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If you're unable to afford a lawyer, you should start by looking into Legal Aid.

Legal aid is an umbrella term for any service which provides legal assistance to those unable to afford it otherwise. These services vary significantly based on location, but all should provide pro bono—a Latin term meaning "for the public good"—services. Pro bono services are free and are generally considered important to ensuring equality before the law and a right to a fair trial.

There are many organizations which provide legal aid and thus, many places to begin your search. Search for legal aid services in your area and contact them. They'll decide if you're eligible and help you out. After all, that's what they're there for.

There are a variety of legal aid models out there. Here are some of the most common arrangements:

Legal clinics:
These clinics generally take civil—as opposed to criminal—cases. They will often have income and resource restrictions which make certain that those who can afford a lawyer do not abuse clinics out of stinginess. Clinics are often funded by the Legal Services Corporations (LSC), which was created by Congress in 1974 in the interest of making legal care available to more people and may either have counsel working for them which help those in needs or can place people with firms or pro bono attorneys who have registered with the clinic.

Law firms: Some firms exist solely to provide legal aid. These firms are funded either by grants, the LSC, or private donations. Legal clinics often know these firms and their specialties and will send interested clients to the firms themselves for consultations.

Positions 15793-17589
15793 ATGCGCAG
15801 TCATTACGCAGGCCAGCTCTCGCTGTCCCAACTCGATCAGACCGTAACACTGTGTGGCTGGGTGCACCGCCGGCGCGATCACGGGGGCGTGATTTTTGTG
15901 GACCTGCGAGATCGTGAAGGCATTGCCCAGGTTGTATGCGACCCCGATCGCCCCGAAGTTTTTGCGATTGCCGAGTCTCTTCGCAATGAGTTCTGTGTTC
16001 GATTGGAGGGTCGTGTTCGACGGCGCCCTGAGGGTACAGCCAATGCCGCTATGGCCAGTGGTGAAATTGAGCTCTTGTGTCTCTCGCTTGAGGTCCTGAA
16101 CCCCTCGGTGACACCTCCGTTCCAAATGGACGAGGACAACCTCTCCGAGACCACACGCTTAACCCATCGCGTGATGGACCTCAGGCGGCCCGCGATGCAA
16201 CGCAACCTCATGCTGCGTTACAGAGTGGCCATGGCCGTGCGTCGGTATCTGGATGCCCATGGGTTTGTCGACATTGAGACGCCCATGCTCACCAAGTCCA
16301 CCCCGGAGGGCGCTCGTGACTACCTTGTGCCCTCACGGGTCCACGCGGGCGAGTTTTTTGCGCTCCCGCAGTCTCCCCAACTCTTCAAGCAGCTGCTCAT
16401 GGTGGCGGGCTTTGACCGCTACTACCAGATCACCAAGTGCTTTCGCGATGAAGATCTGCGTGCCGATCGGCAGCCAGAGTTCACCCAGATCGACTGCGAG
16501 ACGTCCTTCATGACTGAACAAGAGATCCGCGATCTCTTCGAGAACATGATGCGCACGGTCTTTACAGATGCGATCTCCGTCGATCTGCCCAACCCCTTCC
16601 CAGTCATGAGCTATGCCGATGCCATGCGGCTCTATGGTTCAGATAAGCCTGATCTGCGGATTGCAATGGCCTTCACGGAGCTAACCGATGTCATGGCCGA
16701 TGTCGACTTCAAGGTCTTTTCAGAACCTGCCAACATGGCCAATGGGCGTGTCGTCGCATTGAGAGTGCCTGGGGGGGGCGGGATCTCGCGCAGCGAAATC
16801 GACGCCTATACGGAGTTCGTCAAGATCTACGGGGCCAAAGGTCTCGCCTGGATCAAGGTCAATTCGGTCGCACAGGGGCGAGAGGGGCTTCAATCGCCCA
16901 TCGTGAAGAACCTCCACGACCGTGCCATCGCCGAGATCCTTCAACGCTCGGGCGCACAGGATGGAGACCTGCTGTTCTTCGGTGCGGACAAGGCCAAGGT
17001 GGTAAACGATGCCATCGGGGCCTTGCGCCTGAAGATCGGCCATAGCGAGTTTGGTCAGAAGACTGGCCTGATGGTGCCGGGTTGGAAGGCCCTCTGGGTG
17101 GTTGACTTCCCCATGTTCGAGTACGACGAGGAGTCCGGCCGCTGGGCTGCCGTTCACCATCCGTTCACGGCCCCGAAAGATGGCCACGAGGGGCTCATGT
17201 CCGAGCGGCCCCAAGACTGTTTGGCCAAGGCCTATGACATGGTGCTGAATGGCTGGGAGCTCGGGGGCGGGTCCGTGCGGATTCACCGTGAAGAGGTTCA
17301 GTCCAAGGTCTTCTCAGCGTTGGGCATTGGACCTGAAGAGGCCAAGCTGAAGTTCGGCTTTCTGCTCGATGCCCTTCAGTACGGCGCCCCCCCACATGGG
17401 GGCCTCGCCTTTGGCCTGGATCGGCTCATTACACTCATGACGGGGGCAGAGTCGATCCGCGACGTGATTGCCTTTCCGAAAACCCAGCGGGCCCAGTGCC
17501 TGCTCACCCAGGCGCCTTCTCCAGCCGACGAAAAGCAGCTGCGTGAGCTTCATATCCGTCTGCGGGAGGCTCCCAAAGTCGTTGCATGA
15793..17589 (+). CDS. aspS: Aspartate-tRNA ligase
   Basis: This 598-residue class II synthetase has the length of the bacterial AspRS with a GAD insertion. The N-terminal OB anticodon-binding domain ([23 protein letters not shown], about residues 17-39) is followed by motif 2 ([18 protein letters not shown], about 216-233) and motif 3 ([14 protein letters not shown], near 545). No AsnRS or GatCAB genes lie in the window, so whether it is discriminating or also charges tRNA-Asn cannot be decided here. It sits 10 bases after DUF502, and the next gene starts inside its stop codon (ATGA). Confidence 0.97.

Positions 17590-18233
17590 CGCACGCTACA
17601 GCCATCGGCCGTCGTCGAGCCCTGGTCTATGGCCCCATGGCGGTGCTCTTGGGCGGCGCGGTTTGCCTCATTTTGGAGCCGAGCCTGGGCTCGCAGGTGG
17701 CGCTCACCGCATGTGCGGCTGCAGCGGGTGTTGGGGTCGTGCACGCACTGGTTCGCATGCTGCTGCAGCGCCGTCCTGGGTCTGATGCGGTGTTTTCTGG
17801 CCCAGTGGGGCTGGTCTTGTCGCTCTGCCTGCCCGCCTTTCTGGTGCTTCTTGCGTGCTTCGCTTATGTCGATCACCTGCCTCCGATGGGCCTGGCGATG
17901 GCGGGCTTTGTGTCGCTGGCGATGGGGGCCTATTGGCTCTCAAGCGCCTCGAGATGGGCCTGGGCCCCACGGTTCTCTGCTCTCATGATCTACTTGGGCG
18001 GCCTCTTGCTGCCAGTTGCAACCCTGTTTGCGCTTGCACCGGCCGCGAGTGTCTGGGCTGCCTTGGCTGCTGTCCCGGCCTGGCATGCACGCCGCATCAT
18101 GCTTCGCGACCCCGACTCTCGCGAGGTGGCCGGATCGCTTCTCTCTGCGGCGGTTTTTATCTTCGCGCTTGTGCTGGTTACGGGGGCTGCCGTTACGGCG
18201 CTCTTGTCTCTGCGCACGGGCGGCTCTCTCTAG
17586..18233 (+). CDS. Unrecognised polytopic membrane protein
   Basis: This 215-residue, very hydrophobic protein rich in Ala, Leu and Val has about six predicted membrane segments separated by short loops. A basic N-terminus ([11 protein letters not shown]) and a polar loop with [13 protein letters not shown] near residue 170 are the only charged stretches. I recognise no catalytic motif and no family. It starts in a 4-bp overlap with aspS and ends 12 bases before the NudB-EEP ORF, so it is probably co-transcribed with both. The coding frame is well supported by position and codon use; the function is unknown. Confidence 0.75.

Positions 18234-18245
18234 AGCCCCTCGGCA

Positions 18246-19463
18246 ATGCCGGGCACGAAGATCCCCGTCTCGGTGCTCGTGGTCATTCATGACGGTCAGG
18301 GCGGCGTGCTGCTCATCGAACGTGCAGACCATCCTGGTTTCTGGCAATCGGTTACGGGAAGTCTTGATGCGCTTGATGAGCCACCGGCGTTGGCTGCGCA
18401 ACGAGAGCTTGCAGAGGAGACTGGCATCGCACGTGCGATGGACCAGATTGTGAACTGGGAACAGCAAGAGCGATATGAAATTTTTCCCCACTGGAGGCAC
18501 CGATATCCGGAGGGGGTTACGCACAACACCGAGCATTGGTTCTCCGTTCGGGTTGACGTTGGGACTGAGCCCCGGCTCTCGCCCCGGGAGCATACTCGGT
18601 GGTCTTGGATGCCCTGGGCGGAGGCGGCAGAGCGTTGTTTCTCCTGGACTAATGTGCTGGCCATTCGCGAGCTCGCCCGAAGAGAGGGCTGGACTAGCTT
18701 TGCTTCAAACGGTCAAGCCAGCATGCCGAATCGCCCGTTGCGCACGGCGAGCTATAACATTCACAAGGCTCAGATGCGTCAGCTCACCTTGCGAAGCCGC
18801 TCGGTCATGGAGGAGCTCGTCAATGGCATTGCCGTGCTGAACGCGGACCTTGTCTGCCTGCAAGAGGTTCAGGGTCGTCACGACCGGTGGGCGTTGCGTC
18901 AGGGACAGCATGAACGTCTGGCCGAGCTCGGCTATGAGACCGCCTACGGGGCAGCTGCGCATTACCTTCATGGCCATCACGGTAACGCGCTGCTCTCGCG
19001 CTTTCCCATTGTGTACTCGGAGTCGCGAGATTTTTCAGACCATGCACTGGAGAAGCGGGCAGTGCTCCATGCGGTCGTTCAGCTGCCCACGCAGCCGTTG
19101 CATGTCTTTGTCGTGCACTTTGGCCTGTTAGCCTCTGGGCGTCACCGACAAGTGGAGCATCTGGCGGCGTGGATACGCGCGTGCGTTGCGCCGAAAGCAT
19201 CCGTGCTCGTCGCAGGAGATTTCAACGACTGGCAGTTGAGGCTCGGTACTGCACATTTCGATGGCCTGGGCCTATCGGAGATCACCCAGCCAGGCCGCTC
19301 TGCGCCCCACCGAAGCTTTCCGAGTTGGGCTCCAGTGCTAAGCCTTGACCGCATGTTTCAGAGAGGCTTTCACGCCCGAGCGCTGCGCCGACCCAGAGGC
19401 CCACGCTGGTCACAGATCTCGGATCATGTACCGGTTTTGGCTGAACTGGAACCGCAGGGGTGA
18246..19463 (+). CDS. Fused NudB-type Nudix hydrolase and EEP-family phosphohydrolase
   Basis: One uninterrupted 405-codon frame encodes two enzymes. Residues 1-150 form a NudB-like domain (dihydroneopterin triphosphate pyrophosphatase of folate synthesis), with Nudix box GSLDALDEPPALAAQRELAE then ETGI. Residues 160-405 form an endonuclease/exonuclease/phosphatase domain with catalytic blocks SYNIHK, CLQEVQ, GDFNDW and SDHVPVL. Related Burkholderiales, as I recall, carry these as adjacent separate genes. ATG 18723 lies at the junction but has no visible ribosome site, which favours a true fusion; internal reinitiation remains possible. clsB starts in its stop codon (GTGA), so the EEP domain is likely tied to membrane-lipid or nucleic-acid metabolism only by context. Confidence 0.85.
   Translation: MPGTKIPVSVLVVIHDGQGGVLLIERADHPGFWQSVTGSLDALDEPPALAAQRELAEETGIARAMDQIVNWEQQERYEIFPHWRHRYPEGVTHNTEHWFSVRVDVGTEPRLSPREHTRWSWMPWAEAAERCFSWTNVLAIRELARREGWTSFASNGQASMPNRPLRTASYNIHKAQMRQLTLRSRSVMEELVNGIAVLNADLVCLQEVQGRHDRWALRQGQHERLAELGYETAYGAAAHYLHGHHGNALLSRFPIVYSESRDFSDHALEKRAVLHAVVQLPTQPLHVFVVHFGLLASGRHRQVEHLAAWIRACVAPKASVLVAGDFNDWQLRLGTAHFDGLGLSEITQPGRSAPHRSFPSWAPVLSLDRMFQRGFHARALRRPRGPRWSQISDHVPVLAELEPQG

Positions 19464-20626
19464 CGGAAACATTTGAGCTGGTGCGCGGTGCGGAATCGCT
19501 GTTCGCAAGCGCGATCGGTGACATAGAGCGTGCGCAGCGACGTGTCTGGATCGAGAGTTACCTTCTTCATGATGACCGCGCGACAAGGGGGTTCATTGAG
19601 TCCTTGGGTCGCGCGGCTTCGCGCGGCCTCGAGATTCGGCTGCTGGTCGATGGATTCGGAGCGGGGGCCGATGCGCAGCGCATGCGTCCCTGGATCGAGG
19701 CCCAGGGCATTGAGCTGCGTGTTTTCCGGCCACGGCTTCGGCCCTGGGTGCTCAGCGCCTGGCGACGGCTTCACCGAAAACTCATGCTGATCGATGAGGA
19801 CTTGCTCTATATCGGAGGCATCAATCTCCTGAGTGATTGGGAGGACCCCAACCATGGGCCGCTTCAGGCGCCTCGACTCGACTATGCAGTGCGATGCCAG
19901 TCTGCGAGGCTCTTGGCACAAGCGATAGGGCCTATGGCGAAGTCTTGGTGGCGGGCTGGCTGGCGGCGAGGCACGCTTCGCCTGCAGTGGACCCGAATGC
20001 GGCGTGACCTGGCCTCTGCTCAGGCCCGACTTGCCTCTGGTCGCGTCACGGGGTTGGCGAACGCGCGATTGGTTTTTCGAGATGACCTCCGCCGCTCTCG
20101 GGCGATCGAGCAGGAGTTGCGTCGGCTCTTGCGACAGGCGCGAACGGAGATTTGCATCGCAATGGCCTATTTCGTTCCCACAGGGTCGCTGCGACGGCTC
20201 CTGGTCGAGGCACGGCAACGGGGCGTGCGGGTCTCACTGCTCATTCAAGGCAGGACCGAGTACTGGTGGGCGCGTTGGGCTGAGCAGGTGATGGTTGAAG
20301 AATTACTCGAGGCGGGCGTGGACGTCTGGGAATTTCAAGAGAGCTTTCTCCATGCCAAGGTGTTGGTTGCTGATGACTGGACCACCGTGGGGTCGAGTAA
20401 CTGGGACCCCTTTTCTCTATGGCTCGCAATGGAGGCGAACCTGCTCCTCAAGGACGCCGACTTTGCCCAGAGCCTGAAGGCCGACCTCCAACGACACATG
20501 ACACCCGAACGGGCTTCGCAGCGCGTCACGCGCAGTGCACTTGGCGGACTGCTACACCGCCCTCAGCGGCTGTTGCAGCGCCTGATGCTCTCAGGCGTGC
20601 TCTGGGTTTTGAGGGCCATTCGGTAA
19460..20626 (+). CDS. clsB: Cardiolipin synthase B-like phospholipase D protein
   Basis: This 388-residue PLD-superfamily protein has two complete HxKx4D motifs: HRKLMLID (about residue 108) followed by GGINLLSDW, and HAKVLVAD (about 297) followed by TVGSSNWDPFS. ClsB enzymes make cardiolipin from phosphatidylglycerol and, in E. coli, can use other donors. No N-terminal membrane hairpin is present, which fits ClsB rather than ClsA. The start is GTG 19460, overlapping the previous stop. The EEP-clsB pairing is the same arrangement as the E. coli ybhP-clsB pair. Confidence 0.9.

Pro bono attorneys: In addition to clinics and law firms which specialize in legal aid, individual lawyers of all stripes will often represent clients free of charge. A pro bono attorney donates his or her time and experience to aid a client who traditionally cannot afford it.

You may not be aware of this, but the American Bar Association (ABA), recommends all lawyers in the United States donate fifty hours of pro bono service a year. Some lawyers do more, of course, while others do less. Some state or city bar associations actually require attorneys to donate time over the course of a year.

Sometimes, this information will be available at legal aid clinics. Sometimes, you may have to ask a lawyer themselves.

Lastly, you should be aware that many lawyers will take a civil case on contingency. This means that you will not actually pay the lawyer but that he or she will take a percentage of your settlements or civil judgements. Many civil cases—especially on the plaintiff's side—are tried in this manner. If you believe you might be eligible, carefully select a lawyer and ask if your case qualifies to be tried on contingency. In this way, you will also be getting "free" legal representation, though, as mentioned, the attorney will take a portion of your judgments. Make sure you negotiate this rate before the lawyer takes your case.

This article contains general legal information and does not contain legal advice. Rocket Lawyer is not a law firm or a substitute for an attorney or law firm. The law is complex and changes often. For legal advice, please ask a lawyer.

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